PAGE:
Not only do they play an advisory role, they also carry out minor improvement and maintenance works. To facilitate the work of EMACs, we allocate funds to them annually. For a typical estate with 5,000 flats, the annual funds made available for an EMAC are HKD$500,000, or USD$64,000. The funds can be used for local minor improvement and maintenance.  

     EMACs have enhanced the participation of residents and the local community in the management and revitalisation of public housing estates. As a result, facilities in the estates better suit residents¡¦ needs and promote social interaction. And as residents have the chance to participate directly in improving their own living environment, they naturally develop a stronger sense of belonging towards the estates.

     On top of EMACs, the Housing Authority also collaborates with local non-government organisations in taking forward revitalisation plans. Local NGOs play a pivotal role in identifying and meeting social service needs of tenants. They provide a wide spectrum of services to our tenants, including education, child-care, youth development, elderly and other community services in our housing estates.  

     Almost all of our estates are served by NGOs. Some of them started operation as early as the opening of the estates while some were only introduced later. When developing a new estate, we invite the Social Welfare Department, another close working partner, to consider the need of providing welfare premises at these new estates to serve the tenants and also the nearby neighbourhood. We accommodate these welfare facilities in our estates as far as practicable with a view to providing complementary social service in a quality living environment for our tenants. To support these NGOs¡¦ work, the rent for NGOs operating in our premises are either waived or substantially reduced.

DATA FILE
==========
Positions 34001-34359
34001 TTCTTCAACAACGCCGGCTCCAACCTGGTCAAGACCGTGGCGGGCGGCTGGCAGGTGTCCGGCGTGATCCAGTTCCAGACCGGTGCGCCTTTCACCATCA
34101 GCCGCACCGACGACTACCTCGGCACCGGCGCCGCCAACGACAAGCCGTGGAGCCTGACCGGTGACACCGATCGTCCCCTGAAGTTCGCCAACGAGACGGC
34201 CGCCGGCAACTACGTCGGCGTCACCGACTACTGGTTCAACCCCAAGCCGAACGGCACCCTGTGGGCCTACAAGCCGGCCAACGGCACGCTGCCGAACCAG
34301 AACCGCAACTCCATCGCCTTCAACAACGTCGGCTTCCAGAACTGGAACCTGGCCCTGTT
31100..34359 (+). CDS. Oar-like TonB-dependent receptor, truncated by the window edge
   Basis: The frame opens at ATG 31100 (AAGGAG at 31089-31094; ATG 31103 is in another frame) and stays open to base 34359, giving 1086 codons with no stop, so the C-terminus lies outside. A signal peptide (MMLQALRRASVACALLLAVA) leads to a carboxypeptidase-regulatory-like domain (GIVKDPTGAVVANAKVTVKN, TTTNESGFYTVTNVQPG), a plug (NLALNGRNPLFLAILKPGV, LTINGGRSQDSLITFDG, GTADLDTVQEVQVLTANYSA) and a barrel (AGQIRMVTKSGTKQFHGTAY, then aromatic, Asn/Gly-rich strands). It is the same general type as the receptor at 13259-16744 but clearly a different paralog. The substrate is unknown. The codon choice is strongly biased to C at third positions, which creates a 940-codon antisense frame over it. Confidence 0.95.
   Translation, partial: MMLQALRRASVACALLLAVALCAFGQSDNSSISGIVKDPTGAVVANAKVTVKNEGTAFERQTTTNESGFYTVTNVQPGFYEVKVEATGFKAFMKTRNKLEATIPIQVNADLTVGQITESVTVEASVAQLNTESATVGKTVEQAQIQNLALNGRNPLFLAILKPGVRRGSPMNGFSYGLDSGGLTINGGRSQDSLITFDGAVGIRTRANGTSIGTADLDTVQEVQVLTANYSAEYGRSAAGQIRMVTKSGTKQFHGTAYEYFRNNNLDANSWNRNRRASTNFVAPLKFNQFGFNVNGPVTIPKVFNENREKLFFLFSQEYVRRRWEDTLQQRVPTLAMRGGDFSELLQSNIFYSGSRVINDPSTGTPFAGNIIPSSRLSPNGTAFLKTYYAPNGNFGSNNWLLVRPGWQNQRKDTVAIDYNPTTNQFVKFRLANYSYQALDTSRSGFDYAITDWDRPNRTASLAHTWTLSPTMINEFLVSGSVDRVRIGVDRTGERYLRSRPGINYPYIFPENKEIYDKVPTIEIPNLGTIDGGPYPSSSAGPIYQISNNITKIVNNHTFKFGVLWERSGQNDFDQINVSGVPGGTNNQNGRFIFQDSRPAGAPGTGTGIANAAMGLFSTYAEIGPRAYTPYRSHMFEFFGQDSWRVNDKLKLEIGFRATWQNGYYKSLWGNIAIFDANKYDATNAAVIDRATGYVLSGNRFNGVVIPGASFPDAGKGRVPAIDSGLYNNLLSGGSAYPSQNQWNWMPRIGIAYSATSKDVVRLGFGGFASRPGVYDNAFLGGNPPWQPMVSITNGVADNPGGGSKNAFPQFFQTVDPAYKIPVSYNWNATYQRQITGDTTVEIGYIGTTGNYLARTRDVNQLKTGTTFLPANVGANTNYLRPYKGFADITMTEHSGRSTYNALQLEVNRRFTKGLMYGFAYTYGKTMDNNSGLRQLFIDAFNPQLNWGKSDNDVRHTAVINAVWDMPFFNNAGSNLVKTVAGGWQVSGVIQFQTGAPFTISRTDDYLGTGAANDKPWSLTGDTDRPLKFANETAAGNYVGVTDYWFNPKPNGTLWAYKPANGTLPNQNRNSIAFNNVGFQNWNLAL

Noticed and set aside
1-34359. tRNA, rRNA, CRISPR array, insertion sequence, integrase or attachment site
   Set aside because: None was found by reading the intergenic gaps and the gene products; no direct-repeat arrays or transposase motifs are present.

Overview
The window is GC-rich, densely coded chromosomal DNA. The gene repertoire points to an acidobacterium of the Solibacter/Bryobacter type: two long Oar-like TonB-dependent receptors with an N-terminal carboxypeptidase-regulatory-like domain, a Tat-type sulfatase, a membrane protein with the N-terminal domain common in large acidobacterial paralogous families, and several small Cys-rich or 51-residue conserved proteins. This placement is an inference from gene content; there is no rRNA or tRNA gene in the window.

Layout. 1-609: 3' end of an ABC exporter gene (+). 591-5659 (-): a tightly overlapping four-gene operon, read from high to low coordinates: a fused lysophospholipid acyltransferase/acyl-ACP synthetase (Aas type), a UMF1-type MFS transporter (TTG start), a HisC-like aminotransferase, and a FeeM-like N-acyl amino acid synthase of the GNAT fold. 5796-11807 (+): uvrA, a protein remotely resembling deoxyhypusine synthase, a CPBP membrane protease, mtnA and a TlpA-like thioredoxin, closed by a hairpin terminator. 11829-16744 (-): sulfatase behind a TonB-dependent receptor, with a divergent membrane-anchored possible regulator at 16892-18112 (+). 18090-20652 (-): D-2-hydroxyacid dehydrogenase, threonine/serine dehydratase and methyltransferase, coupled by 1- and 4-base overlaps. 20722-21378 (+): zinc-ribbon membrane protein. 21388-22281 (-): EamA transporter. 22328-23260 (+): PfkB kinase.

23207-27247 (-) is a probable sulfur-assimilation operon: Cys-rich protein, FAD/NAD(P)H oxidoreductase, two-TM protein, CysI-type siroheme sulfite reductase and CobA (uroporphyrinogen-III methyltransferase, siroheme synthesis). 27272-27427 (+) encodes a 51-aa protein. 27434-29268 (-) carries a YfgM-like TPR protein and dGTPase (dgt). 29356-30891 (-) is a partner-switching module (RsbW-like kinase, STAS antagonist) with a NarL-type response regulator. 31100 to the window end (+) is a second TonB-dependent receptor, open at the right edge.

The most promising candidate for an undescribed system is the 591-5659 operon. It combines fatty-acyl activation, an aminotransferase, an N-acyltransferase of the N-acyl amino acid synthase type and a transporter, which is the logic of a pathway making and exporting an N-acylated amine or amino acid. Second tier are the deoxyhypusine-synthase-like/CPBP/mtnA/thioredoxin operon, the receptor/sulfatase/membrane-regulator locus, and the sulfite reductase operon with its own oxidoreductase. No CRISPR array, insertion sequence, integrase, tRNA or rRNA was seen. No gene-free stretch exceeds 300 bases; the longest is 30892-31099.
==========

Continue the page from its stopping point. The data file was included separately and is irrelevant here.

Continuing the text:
There are also cases where we join hands with NGOs to convert suitable under-utilised space into welfare facilities, so as to provide a broader spectrum of social services to the community. A case in point is that we are in the process of converting an open car park in a remote new town with a gross floor area of 9,500 square metres into a six-storey Amenities and Community Building.  

     NGOs have well-established working base and excellent networks in the community, and provide a wide range of social services to our tenants. The Government can do a lot of things but sometimes services are better delivered by NGOs. Through their close relationship with their clients, they are familiar with the local situation and have a thorough understanding of local needs. Their strong connection with local organisations as well as an enthusiastic team of volunteers make them our very resourceful partners.